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Enzyme Immobilisation Breakthrough

Enzyme Immobilisation Breakthrough Promises Major Savings For Industry

Researchers at The University of Auckland's School of Engineering are seeking commercial partners for a new process that promises to slash the cost of common industrial processes involving the use of enzymes.

Uses range from producing milk products that overcome lactose intolerance through to the beer brewing process and such new applications as applying anti-biotics to bandages.

The newly patented enzyme immobilising technology is co-invented by a PhD student, Mr. Quinn Zhou, who is a biochemical engineer, and Professor Xiao Dong Chen. The work has been conducted in a team led by Professor Chen at the University's School of Engineering. Professor Chen's contributions to food manufacturing research and development were recognised recently when he was granted the rare honour of a personal chair in the Department of Chemical and Materials Engineering, and he currently leads the establishment of the University's food and bio-product processing centre.

The new technology offers to solve a common problem in industrial processes where an enzyme is introduced to cause a chemical change in a product.

"In most cases, these processes mix the product and the enzymatic compound together until the desired chemical change has occurred," said Professor Chen. "The enzyme must then be 'turned off', even though it may have several more days of productive potential. "

"Under these traditional methods, freely suspended enzymes are used for the reaction, incurring high costs in making such products due to the complete loss of the enzyme after each conversion run. "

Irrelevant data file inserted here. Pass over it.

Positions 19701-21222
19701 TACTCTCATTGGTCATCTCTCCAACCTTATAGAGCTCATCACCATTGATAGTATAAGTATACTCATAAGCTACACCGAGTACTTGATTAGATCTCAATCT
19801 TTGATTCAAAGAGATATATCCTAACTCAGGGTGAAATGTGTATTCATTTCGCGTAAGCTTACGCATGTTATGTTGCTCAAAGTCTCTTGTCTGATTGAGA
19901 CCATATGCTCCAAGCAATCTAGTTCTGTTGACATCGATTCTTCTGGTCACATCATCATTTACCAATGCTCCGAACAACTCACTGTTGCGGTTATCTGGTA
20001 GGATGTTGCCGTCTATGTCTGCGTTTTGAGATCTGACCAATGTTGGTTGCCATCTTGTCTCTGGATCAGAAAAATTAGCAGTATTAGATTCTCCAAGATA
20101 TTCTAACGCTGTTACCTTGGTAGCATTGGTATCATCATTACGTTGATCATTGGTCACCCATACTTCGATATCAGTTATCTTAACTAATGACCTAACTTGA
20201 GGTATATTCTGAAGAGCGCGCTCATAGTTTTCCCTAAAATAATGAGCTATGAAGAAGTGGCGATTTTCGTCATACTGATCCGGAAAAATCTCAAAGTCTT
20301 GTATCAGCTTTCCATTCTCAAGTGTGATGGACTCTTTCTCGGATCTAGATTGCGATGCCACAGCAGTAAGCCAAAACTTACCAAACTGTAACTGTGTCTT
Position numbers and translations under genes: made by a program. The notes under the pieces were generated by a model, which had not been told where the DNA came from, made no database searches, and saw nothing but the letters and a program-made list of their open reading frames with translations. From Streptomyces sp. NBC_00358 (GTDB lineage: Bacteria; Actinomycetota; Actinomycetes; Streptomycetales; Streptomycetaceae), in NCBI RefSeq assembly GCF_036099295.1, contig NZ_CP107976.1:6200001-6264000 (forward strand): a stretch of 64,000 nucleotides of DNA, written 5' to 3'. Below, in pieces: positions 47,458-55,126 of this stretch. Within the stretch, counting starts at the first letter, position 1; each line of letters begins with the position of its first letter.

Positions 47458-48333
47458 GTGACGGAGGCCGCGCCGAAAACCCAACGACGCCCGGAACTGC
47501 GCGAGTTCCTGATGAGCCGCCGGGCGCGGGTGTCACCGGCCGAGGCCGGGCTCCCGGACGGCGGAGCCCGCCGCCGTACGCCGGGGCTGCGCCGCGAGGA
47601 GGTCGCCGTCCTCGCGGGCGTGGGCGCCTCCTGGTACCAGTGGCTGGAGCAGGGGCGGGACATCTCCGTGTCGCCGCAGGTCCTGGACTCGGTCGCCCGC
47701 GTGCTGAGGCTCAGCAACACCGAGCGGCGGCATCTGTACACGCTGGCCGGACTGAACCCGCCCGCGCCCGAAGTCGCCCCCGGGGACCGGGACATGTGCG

"In the case of milk products, the enzyme is neutralised by heating the milk, which has already had to go through a condensing process in order to reduce the number or the size of vats required for the process to occur."

Professor Chen's work could replace them in a new plant installation with a device akin to large computer ink cartridge containing enzyme particles effectively attached to a fibrous core.

In the case of milk processing, unadulterated whole milk can be exposed to the enzyme by passing it straight through the enzyme immobilising 'cartridge', which continues to function for as long as the enzyme remains naturally active and below the acceptable level of microbial contamination.

"We are able to show substantial cost savings from the process," said Professor Chen. "In the case of milk processing, we calculate savings of around half a million dollars on a production run of six tonnes of liquid raw milk per hour - a relatively small throughput by New Zealand dairy industry standards ".

"This does not include savings from other energy related issues like mixing and heating of the concentrated milk."

The search for commercially applicable methods of enzyme immobilisation is far from new, because the process is common to a wide range of food and other industrial processes.

"The international significance of our discoveries is that we believe we have overcome the high costs associated with various existing forms of enzyme immobilisation and still obtained high efficiency," said Professor Chen.

The key to this success has been the years spent researching how to produce particles from a liquid solution of enzyme and then working out how to deposit those particles on the cartridge fibre to produce very high surface area per unit of volume processed. Professor Chen's team expects to continue improving the efficiency of the process.

While the process has obvious appeal in areas such as milk and beer production (which is currently being explored in conjunction with Dr. Matt Hardin who joined the team recently as a Lecturer of Biochemical Engineering at the same department), Professor Dong believes its greatest potential lies in "small scale, high value applications, especially where the process involves a high value enzyme and a high value product".

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